Lionel Persey QC sitting as a Deputy Judge of the High Court granted the Defendants relief from sanctions following the late filing of their costs budget by 13 days. It was accepted that the breach had been inadvertent and understandable given that the Defendants had been relying on an agreed table of procedural steps to be completed before the CCMC, which made no mention of costs budgeting. It was found that the Defendants had “dropped the ball” but that their default was not egregious in the particular circumstances of the case.
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A challenge we are seeing increasingly often goes along the lines of:
“if the receiving party could have, but did not, obtain a fee remission then the fee in question was unreasonably incurred and is not payable by the paying party.”
There have been some competing first instance decisions, leaving the issue ripe for argument in each case.
The Court of Appeal determined the following costs issues following a successful second appeal:
(1) Do the rules governing fixed costs in CPR r.45.17 to 19 apply to the costs of the appeal?
(2) If not, does CPR r.52.19 apply?
(3) If CPR r.52.19 does apply, what order for costs should we make?
(4) Does the Qualified One-Way Costs Shifting regime in CPR Part 44 apply to the costs of the appeal so as to limit the extent to which any order may be enforced against the respondent?
Following a successful private prosecution of his former co-director, resulting in three years of imprisonment, the claimant was awarded payment of his prosecution costs out of central funds. The designated officer allowed him the sum of £150,000 plus VAT as against a total sum of £427.909.66.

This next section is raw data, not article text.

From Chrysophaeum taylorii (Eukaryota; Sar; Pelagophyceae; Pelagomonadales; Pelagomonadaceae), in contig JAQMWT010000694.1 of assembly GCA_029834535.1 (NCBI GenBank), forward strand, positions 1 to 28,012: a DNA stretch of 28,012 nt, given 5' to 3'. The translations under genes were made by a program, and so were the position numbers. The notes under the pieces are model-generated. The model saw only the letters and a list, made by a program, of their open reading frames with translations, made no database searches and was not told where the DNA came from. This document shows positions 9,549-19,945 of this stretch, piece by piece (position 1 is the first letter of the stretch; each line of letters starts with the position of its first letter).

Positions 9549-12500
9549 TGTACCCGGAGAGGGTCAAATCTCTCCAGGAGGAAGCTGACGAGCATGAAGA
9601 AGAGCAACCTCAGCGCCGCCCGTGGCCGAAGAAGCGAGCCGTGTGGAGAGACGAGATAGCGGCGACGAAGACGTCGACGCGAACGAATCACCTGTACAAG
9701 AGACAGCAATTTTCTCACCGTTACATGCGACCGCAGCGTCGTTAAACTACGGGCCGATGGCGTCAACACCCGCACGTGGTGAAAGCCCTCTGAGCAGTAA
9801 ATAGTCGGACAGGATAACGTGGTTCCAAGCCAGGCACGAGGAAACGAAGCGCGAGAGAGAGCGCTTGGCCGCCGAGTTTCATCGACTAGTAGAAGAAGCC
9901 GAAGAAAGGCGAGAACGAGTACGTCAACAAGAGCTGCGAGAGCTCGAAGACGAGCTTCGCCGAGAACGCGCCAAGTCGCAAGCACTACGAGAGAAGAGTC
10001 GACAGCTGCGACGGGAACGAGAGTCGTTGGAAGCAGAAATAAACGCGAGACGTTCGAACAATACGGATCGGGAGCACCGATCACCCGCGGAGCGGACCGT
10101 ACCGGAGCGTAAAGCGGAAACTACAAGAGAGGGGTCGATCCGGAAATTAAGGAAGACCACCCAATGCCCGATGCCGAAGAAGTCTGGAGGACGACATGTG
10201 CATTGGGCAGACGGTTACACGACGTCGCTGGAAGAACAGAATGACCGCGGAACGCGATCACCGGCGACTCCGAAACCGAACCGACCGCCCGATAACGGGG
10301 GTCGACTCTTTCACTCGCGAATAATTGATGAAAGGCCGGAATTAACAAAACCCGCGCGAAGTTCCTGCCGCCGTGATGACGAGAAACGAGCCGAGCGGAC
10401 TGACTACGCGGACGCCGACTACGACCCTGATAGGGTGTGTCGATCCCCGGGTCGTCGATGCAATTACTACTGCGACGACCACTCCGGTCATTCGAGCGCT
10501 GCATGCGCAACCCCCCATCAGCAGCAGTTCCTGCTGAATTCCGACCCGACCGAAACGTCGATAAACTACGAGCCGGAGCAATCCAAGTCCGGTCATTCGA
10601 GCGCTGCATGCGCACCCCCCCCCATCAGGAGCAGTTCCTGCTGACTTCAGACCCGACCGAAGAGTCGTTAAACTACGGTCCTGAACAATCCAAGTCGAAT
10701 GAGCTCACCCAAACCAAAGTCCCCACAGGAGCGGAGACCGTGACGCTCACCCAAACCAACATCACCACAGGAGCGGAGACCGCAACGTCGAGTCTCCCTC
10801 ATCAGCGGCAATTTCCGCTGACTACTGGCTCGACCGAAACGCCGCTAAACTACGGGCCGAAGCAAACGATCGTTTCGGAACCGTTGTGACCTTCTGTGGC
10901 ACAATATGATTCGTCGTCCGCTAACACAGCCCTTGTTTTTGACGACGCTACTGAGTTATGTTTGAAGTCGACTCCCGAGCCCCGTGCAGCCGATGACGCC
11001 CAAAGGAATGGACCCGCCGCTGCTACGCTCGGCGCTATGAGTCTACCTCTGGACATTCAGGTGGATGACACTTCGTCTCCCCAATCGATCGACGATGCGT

The designated officer’s determination was based largely on the disallowance of central London rates on grounds that adequate representation could have been found more locally and the application of a Singh reduction based on a comparator with the notional cost of the case being brought by the CPS.
This case highlightds the importance of familiarising yourself fully with the retainer documentation under which you are acting.
In the course of a detailed assessment in the SCCO Deputy Master Friston (costs judge) found that the conditional fee agreements (there were three, of which one “The Third Agreement” was relevant to the instant proceedings) were so confusing as to be almost incomprehensible.
The SCCO Guideline Hourly Rates were last updated in 2010. In 2014 they were reviewed by the then Master of the Rolls, Lord Dyson MR, but left unchanged due to a lack of reliable evidence.
But how relevant are the guidelines five years on?
The SCCO Guide To Hourly Rates was last updated in 2010. In 2014 it was reviewed by the then Master of the Rolls, Lord Dyson MR, but left unchanged due to a lack of reliable evidence.
But how relevant is the guide five years on?
Can a Part 36 Offer which excludes interest be validly made either generally or in the context of detailed assessment proceedings?
It is been an issue on which a number of judges have held diverging views.
In the present case, His Honour Judge Dight CBE, upholding Deputy Master Campbell’s first instance decision, had concluded that an offer exclusive of interest cannot be a valid Part 36 offer.
In contrast, in a matter we reported in May, Horne v Prescot (No 1) Ltd  EWHC 1322 (QB), Nicol J, dismissing an appeal from Master Nagalingam, held that, at least in the context of detailed assessment proceedings, an offer excluding interest can be an effective Part 36 offer.
So, what is the answer?
Dismissing this appeal against a decision of Master Leonard in the SCCO Mr Justice Stewart held that pursuant to CPR 47.24, the scope of an appeal against decisions made in the course of a provisional assessment is limited to a re-hearing only of any specific decisions which had been challenged at an oral hearing. In other words, if it hasn’t first been challenged at an oral hearing pursuant to CPR 47.15(7), it cannot be appealed.
An employers liability claim which settled outside the EL/PL Protocol for £15,000 was not restricted to the fixed costs that would have been allowed had the EL/PL Protocol been applied.